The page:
If you have recently been arrested for or charged with a crime, you may feel overwhelmed with the legal terminology that you encounter. This can be a particularly difficult challenge when there are terms that sound as though they might mean the same thing, but that actually have very different definitions. When you are fighting to maintain your liberty, it is important that you understand the differences between terms that may have a bearing on your case.
Two such terms that people without a legal background often use interchangeably are “reasonable suspicion” and “probable cause.” Here is what you need to know about the differences between these two concepts and how they may relate to your case.
The concept of reasonable suspicion is based on the idea of what a “reasonable police officer” would think. If, based on the facts and circumstances of a situation, a police officer suspects that a crime is being committed, they may have “reasonable suspicion” if another reasonable police officer in the same situation would also have that suspicion.
In such a circumstance, the officer does not require physical evidence to have reasonable suspicion. Instead, the officer’s training, the particular circumstances, and a sense of what another officer would do in that situation suffice to justify reasonable suspicion.
Reasonable suspicion alone does not allow an officer to make an arrest. It does allow them to stop a person briefly in order to determine whether any other evidence can provide grounds for an arrest. If the officer sees a person driving erratically, for example, they may have reasonable suspicion that the driver is intoxicated. They can pull the driver over but may not arrest the driver on the basis of that reasonable suspicion. However, if the driver fails a sobriety test after being pulled over, the officer may then have probable cause to arrest the person for drunk driving.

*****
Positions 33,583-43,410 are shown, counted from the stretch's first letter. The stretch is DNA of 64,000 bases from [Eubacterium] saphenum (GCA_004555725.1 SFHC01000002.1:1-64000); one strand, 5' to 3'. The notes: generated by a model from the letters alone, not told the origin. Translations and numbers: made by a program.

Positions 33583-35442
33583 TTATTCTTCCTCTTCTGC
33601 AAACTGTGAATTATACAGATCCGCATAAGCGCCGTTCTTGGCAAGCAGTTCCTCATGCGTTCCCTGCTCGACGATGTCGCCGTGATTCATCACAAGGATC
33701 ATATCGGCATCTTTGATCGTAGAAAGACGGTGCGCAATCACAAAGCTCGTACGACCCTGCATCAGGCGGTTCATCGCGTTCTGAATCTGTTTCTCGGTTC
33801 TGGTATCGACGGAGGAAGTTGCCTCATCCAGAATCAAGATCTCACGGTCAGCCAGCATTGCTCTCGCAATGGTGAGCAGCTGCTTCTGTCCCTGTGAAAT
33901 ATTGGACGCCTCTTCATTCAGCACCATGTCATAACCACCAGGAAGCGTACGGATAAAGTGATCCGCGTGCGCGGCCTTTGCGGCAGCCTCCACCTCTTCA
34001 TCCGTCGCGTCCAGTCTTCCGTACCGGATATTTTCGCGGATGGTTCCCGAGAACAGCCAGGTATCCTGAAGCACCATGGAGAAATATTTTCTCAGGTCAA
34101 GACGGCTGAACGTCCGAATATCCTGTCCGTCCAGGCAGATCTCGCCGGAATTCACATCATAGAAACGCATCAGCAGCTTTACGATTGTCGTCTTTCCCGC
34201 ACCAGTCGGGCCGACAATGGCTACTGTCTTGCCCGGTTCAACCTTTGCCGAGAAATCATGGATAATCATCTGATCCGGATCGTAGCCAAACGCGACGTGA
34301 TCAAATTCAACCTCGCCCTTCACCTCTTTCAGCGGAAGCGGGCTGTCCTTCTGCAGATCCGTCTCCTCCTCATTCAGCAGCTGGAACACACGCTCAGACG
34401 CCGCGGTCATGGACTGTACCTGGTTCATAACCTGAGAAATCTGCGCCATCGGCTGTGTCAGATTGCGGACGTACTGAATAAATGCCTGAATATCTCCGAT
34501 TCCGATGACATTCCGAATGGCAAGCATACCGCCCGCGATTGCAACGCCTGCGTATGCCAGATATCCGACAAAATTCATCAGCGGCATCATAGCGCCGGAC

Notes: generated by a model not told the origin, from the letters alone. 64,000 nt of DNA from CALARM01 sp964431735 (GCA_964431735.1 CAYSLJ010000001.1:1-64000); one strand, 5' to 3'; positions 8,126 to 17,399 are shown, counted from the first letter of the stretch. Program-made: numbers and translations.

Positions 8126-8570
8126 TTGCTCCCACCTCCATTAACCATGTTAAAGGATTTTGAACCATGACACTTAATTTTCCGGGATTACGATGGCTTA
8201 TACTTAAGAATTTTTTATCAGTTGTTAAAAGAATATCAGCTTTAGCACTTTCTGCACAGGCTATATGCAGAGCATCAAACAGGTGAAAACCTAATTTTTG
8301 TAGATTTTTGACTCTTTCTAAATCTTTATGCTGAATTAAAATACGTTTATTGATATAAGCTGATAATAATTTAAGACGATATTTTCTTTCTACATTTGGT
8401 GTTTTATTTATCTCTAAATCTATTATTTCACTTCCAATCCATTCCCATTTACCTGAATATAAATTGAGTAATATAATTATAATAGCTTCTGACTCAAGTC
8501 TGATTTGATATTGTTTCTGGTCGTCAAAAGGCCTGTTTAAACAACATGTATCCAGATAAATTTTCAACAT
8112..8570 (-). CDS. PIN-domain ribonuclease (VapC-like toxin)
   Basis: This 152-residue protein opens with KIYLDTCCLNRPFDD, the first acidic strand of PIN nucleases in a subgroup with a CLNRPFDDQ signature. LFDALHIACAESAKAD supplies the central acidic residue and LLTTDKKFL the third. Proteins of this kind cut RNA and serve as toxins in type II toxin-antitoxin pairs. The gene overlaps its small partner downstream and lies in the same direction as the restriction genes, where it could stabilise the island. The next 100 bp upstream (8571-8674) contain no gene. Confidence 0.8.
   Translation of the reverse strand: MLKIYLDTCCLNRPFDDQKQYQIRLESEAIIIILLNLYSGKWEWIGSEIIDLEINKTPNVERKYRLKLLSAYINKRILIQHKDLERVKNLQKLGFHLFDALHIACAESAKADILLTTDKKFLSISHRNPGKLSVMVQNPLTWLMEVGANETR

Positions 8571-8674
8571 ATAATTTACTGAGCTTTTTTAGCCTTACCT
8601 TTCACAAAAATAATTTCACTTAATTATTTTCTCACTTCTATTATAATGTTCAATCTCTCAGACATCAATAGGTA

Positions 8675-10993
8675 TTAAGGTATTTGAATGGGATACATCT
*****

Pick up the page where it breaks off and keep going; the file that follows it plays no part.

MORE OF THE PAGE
Probable cause is required before a police officer can get a search warrant or make an arrest. Probable cause is constitutionally established in the Fourth Amendment, citing it as a necessary factor if law enforcement is to search or seize a person’s property or to take them into custody.
Probable cause is a higher standard than reasonable suspicion. In other words, while reasonable suspicion means that the officer suspects that a crime has been committed or is in progress, probable cause means that the officer has genuine knowledge the crime has been committed or is in progress. They must first have evidence that supports a suspicion before they can make an arrest or have a search warrant issued.
Contact an Experienced Fairfax Criminal Defense Attorney
When you are facing time in prison, serious fines, and a criminal record that stays with you for the rest of your life, it is of the utmost importance that you understand what prompted a police officer to arrest you or to have a search warrant issued. If they acted without reasonable suspicion or without probable cause in a situation that required it, you might be able to use this fact as an element of your legal defense.
Determining whether police officers followed all of the proper procedures can be complicated. However, having an experienced Fairfax criminal defense attorney on your side can help. The legal team at Whitestone Young has the experience, skill, and knowledge necessary to gather the required evidence to defend you aggressively. Our lawyers may be able to have your charges reduced or dismissed altogether. Contact us online today or call us at 703-591-0200 for a confidential consultation, and we will advise you about your legal options.